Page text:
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J Virol. 1991 Jul;65(7):3559-65.

Inhibition of Epstein-Barr virus infection in vitro and in vivo by soluble CR2 (CD21) containing two short consensus repeats.

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Department of Immunology, Scripps Clinic and Research Foundation, La Jolla, California 92037.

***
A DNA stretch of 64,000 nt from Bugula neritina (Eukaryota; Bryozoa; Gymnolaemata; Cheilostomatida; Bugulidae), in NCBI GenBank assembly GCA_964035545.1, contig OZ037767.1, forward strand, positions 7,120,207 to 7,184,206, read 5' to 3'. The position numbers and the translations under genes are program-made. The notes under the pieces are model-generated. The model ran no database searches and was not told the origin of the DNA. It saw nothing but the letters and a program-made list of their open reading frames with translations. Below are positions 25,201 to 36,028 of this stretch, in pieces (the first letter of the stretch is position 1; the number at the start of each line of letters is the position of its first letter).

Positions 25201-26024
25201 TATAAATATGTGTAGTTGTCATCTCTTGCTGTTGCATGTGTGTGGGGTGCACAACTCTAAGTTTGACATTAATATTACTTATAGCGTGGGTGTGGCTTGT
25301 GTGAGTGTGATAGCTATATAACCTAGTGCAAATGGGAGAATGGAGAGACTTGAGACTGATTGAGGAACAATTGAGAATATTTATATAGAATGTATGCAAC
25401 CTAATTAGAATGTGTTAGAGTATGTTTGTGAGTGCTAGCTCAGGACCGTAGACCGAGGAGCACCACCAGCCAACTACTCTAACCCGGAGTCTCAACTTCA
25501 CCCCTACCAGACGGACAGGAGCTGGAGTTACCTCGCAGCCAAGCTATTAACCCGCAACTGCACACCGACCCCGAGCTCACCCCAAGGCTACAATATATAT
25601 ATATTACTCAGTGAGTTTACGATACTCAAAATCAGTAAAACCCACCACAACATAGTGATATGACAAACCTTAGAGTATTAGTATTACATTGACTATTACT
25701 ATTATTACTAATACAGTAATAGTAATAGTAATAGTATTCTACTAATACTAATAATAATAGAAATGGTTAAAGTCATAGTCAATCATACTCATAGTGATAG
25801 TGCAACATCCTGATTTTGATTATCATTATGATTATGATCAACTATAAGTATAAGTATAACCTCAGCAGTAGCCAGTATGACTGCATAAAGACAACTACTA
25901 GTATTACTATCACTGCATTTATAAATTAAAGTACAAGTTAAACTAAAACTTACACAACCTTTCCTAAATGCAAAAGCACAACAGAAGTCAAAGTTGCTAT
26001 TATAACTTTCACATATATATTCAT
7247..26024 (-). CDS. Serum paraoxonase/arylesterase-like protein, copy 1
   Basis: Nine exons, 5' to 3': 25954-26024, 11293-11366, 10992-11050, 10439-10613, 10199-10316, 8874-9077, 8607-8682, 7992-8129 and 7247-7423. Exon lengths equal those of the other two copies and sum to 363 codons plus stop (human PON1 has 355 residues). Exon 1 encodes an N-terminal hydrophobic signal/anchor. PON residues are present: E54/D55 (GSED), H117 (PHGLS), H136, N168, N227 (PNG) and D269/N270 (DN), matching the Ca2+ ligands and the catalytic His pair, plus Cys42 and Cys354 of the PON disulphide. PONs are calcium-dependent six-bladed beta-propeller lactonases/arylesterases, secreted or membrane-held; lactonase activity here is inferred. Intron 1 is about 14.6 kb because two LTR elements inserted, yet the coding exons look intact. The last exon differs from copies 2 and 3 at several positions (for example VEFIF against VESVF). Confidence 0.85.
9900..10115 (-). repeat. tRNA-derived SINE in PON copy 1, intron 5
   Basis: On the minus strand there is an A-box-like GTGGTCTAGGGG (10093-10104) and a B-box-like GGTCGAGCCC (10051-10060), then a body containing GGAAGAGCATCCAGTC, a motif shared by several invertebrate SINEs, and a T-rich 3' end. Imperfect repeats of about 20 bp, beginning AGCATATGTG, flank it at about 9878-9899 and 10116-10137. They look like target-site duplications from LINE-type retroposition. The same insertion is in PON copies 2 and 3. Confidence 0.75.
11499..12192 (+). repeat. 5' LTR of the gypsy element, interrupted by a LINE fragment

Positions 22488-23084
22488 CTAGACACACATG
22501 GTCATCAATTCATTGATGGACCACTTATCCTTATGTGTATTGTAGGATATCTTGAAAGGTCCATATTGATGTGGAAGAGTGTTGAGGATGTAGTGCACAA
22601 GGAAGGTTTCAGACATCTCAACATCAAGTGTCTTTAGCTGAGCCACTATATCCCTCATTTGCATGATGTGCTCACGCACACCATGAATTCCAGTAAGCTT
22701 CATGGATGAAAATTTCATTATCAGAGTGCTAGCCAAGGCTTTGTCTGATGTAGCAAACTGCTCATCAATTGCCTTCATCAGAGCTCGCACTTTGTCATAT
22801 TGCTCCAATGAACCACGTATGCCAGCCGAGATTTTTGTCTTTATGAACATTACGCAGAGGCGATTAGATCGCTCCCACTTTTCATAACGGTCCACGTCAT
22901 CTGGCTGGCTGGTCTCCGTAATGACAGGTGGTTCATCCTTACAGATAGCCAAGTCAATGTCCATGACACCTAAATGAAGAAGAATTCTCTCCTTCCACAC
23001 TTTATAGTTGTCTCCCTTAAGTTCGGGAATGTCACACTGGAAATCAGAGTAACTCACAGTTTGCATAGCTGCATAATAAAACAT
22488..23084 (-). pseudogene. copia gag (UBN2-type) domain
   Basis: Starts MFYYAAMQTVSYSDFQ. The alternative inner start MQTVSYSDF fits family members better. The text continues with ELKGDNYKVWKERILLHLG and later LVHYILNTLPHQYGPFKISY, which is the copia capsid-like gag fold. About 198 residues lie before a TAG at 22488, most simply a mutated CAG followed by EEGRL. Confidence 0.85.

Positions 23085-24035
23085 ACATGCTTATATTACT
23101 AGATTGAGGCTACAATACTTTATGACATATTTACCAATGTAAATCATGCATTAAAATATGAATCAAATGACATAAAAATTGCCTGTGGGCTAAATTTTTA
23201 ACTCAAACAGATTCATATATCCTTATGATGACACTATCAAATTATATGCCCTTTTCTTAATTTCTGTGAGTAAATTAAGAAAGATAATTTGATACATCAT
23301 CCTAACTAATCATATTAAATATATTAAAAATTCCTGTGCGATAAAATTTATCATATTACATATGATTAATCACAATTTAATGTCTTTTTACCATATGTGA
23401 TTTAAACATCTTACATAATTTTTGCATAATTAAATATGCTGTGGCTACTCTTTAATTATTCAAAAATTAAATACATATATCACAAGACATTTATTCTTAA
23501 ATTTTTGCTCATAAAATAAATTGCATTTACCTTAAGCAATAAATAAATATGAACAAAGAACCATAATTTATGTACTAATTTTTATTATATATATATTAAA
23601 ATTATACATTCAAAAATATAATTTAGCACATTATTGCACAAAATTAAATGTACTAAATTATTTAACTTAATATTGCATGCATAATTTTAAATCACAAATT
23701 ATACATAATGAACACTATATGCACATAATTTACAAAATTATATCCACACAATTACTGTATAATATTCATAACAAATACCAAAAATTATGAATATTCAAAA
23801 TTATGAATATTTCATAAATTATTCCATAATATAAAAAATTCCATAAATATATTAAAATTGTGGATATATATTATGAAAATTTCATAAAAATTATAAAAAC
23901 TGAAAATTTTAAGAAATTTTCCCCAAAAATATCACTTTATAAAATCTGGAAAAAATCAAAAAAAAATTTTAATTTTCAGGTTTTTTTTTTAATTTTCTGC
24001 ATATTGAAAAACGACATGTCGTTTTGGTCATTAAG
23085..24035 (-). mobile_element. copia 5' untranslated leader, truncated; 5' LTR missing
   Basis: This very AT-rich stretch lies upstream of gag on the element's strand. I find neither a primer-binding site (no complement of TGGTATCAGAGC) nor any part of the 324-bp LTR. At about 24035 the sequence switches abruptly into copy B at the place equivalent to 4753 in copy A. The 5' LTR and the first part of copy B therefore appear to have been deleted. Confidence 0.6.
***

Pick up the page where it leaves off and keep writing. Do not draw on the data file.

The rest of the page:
The extracellular domain of CR2, the Epstein-Barr virus (EBV)/C3d receptor of B lymphocytes, contains 15 or 16 tandemly arranged short consensus repeat elements (SCR). Recombinant CR2 proteins containing SCR 1 and 2 fused to Staphylococcus aureus protein A (PA-CR2) and to murine complement factor H SCR 20 (CR2FH) were expressed in Escherichia coli and in insect cells, respectively. These recombinant CR2 molecules retained functional activity as indicated by their ability to bind to C3dg in an enzyme-linked immunosorbent assay and to inhibit EBV gp350/220 binding to B cells. PA-CR2 and CR2FH were as efficient in blocking EBV gp350/220 binding as the full-length CR2 extracellular domain, indicating that the first two SCR of CR2 contain the majority of the ligand binding activity of the receptor. PA-CR2 and CR2FH inhibited EBV-induced B-cell proliferation in vitro and blocked the development of EBV-induced lymphoproliferative disease in severe combined immunodeficient mice reconstituted with human lymphocytes. These studies indicate that soluble forms of truncated CR2 proteins may have potential therapeutic value in the treatment of EBV-induced lymphoproliferative disorders in humans that involve viral replication.

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